Since western poison oak (Toxicodendron diversilobum) typically loses its leaves in the Fall and doesn’t start leafing out again until after the first of the year, you might be surprised to know that it is coming out now, as I was (see photo taken today). Chalk it up to global warming, I suppose, but the result is that poison oak season is elongating — it’s starting earlier and likely ending later, although I don’t have evidence of it.
This is bad news for hikers, and the stewards who try to keep it cut back off the trail. But since I haven’t yet had a chance to get out there with clippers (perhaps tomorrow), be careful. I’ve seen a few sprouts right at the edge of the trail.
Part of what makes poison oak tough to spot is that it presents differently at different times of year and in different growing conditions. To see some of this variability, see this web site, which has a number of pictures of poison oak in various stages of its life and in different growing conditions. Also, poison oak will often vine up into bushes and small trees, blending in with the other vegetation, which makes it even harder to spot. I’ve often missed noticing poison oak in such situations, even when actively looking for it.
Our program of control is limited to keeping it about 3 feet off the trail, as since it is a native species we aren’t interested in eradicating it like we are invasive species such as Italian and Yellow Star thistle. So if you stay on the trail you should be safe, at least after I get out with the clippers, but it doesn’t hurt to be vigilant.
Lately I’ve noticed that Italian Thistle has been coming up, since recent rains have kept the soil moist and we haven’t had freezing temperatures at night. In the past, I haven’t started pulling it until February or March, but I see no reason to wait. When the soil is moist it’s easiest to get it out by the root, and since there is no danger of it going to seed it can be simply tossed aside. Later, we will need to bag it and carry it out, which is no fun.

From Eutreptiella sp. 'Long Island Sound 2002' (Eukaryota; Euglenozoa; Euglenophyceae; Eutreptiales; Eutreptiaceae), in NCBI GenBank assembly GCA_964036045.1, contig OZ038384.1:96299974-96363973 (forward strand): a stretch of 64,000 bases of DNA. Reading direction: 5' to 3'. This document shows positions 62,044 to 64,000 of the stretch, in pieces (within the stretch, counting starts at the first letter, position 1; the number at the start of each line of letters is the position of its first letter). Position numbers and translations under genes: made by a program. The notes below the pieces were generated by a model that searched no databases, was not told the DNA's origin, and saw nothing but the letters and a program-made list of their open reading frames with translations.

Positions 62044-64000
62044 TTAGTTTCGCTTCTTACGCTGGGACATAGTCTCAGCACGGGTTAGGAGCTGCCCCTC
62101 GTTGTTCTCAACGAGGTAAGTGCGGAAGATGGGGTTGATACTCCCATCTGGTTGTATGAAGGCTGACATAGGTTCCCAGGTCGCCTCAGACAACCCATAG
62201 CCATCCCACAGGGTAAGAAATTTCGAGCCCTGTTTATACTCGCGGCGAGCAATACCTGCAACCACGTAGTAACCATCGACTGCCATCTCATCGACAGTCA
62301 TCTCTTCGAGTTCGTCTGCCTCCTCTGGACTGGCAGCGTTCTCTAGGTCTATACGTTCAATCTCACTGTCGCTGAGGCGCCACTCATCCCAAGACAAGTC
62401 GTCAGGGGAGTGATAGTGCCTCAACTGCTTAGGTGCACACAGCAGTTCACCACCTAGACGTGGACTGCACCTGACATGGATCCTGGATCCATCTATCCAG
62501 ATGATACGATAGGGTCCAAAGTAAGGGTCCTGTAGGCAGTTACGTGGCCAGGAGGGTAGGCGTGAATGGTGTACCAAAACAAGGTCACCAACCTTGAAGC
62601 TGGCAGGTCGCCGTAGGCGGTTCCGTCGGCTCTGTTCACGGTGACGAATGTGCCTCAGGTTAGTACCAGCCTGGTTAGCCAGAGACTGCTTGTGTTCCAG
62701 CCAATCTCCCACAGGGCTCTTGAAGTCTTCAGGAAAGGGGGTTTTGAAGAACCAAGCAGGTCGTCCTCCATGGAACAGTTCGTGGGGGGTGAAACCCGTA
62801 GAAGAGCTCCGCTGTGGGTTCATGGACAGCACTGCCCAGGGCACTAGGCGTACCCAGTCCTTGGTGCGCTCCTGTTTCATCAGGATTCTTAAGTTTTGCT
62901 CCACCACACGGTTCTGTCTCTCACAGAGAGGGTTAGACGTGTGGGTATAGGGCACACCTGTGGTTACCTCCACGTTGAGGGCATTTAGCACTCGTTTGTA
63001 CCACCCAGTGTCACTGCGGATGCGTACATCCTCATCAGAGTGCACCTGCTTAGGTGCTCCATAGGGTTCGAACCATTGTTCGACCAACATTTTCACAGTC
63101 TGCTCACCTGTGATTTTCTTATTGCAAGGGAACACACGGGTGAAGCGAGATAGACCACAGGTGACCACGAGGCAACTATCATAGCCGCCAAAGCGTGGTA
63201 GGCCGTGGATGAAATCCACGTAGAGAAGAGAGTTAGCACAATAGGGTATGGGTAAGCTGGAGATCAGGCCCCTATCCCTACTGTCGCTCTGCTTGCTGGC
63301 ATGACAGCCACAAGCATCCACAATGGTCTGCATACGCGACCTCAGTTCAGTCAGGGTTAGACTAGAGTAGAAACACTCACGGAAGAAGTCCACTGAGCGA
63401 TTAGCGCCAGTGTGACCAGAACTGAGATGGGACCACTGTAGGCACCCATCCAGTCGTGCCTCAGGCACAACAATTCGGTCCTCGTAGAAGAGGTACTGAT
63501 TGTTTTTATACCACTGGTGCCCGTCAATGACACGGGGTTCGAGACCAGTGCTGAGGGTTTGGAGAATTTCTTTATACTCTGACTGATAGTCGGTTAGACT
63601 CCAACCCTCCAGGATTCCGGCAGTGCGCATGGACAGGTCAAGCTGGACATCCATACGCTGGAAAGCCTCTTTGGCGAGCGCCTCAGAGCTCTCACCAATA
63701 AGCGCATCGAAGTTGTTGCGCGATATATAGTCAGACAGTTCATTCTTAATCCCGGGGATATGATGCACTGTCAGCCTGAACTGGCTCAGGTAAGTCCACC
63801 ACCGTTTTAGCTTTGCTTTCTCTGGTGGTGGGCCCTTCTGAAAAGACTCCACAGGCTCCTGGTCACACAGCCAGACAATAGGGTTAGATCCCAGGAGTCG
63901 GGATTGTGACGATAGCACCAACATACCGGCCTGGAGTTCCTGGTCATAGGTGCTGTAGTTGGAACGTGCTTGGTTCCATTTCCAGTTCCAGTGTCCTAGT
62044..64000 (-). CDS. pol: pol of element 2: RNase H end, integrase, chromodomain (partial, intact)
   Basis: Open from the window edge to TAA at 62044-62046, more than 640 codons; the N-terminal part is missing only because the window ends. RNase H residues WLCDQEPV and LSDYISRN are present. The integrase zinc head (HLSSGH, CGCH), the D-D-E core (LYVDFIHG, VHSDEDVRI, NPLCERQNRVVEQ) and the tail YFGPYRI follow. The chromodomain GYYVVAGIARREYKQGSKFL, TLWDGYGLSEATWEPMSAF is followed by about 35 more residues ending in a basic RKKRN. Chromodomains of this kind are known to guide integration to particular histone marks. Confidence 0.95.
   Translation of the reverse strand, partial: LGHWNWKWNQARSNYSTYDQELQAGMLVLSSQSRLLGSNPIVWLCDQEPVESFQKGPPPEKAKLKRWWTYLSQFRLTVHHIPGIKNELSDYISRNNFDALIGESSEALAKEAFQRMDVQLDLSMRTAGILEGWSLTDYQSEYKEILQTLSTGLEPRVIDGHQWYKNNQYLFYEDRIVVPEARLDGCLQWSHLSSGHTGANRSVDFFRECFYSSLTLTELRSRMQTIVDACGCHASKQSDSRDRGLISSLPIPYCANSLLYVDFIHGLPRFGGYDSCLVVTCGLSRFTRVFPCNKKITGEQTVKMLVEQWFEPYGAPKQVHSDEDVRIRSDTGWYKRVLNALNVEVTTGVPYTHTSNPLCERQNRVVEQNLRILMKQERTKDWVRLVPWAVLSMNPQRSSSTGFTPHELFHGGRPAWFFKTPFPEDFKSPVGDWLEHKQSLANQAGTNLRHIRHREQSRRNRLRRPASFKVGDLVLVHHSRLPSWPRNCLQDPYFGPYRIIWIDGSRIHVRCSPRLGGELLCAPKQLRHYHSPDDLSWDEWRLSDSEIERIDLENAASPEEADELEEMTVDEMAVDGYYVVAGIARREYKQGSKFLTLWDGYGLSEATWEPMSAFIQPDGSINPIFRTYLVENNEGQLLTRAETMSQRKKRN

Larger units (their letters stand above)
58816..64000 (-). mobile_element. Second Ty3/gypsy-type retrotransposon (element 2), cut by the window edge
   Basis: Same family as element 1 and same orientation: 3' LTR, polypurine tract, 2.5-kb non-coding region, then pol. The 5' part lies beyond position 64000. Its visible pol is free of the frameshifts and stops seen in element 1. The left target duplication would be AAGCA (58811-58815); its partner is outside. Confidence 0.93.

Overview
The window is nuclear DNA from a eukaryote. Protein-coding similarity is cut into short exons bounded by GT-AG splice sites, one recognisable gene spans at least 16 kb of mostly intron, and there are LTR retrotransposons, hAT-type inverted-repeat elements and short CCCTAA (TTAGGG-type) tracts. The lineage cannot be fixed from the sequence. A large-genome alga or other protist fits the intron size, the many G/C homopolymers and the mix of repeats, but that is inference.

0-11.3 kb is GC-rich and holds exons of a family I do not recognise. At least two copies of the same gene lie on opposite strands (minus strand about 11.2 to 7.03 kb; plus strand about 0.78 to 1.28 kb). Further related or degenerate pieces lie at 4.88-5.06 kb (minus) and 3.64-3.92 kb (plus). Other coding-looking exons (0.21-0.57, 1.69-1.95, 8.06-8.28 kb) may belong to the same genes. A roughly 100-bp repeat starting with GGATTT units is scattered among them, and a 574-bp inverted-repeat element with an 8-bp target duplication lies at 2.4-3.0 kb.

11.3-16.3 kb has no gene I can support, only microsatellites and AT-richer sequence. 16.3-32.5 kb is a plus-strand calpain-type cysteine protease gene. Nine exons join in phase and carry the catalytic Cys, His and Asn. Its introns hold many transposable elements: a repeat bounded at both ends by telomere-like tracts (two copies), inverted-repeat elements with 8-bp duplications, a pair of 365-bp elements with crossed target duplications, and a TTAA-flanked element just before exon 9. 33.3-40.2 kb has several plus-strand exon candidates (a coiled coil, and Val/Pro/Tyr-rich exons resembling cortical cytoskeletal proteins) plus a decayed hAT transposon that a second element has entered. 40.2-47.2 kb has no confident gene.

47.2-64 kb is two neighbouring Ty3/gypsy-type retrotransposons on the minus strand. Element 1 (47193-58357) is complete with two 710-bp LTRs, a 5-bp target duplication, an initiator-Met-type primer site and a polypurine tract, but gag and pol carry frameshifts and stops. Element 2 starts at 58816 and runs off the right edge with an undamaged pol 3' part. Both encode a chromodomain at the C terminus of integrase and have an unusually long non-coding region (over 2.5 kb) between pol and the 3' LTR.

Although we’ve been making very good progress with Yellow Star Thistle (YST) after half-a-dozen seasons of concentrated effort, and we may actually be close to declaring victory (fingers crossed!), Italian Thistle has, in a number of cases, apparently been moving into the new territory cleared of the YST. This is alarming, as Italian Thistle is even more dangerous than YST, as it will grow anywhere. At least YST is limited to sunlit meadows.
Italian Thistle has essentially overrun the Montini Preserve, so my only goal there this year is to keep it off the trails so it doesn’t bother hikers. On the Overlook Trail property, I will start the same way by first concentrating on the trail edges, but then I also hope to be able to work on the Upper Meadow, as there are clumps there that threaten to spread and coalesce across the entire meadow unless it’s controlled.
So if you’re out on the trail and see what appears to be a gardener pulling weeds, it’s just me, keeping up the ongoing war against invasive species. Maybe say Hi.
Roy Tennant, Overlook Steward, was awarded a gift for the enormous amount of hours he has spent,combatting invasive species including poison oak, and caring for the Trail.
A huge thank you goes to our current chairperson, Joanna Kemper, who is stepping down after 8 years of leadership of the Stewards.